Coming to the core of my disccussion, which is about my views after going through a read of the great speech by His Excellency, Dr APJ Abdul Kalam at OSMECON 2013, a National Undergraduate Medical Conference held at the Osmania Medical College, Hyderabad on August 27, 2013. I came across this article when a friend of mine shared this on a social networking site. Thanks to him. In case you are not familiar with the lecture, here’s the link for details..
I hope you find the speech as much motivational and thought-provoking as me. Now let me share my views about the same. I know I may not be the best analyst, but I think there’s nothing wrong in sharing my perception of the speech(sort of ‘Freedom of Speech’ thing,remember?).
Firstly, most of the points mentioned by him (except for a couple of them) as characteristics of a dynamic healthcare center are realistic.
Secondly, I agree with his emphasis on the importance of Medical Conferences. It has got tremendous potential to bring about a lot of difference in the quality of health care. It would serve as a platform that allows medical professionals to share their knowledge and clinical skills with fellow healthcare providers and thus gives an opportunity to promote unity, integrity and team behaviour which are most crucial in hospital settings.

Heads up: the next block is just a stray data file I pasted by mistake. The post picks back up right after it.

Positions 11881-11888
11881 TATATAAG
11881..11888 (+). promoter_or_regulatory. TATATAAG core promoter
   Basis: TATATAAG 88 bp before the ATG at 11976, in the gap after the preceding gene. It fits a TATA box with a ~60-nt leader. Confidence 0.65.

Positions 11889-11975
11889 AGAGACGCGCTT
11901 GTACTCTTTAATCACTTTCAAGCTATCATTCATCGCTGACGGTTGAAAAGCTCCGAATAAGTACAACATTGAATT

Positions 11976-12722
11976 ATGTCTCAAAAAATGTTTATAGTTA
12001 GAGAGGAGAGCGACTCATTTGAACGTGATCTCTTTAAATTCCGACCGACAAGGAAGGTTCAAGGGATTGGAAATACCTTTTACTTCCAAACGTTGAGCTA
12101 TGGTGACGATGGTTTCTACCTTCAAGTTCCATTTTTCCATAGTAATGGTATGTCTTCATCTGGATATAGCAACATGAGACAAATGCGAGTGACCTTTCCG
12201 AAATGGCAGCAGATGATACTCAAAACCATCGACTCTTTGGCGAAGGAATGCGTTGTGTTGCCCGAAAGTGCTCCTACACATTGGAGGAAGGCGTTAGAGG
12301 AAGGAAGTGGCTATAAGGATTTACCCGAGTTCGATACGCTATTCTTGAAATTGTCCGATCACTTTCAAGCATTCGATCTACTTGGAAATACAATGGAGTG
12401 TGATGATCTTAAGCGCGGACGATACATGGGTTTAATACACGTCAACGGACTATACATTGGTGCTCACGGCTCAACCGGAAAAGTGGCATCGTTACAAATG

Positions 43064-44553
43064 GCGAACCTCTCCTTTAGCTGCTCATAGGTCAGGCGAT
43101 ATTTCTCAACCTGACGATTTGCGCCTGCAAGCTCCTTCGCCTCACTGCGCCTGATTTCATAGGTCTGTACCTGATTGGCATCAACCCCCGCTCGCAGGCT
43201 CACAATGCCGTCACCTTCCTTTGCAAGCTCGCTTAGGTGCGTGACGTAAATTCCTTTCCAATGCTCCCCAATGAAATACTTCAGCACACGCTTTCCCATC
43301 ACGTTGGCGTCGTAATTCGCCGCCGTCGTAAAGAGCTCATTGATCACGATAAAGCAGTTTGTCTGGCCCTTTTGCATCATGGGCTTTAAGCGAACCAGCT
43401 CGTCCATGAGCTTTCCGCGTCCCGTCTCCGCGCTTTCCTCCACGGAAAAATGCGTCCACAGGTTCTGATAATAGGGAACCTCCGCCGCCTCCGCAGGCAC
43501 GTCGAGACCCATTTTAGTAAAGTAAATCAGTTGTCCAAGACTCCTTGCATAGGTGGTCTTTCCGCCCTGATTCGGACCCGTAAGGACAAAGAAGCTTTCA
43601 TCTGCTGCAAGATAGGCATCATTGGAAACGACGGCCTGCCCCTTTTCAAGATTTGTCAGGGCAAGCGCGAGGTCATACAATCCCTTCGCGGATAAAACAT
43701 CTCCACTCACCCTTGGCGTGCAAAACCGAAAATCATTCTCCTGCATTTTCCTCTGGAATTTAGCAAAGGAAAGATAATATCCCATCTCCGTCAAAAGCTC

Thirdly, what’s more appealing is that he points the first and foremost characteristic of a great healthcare center as a scenario where ‘Patient’ is the most important person in the hospital. Although in a country like India, where this is far from reality owing to the burden of diseases and illnesses, which in turn, results from a relative shortage of Health care providers as compared to the number of patients seeking mediccal attention, I believe that one day, this might conveniently be possible.
Finally, his view of how an ideal Doctor should be, as exemplified by the lives of two selfless and dedicated Doctors from different parts of India namely Dr Venkatasamy(from Tamil Nadu) and Dr Sudharshan(from Karnataka) provides an insight into how a person’s love towards his own profession coupled with strong determination, perseverance and endurance makes him a good son for his own mother country.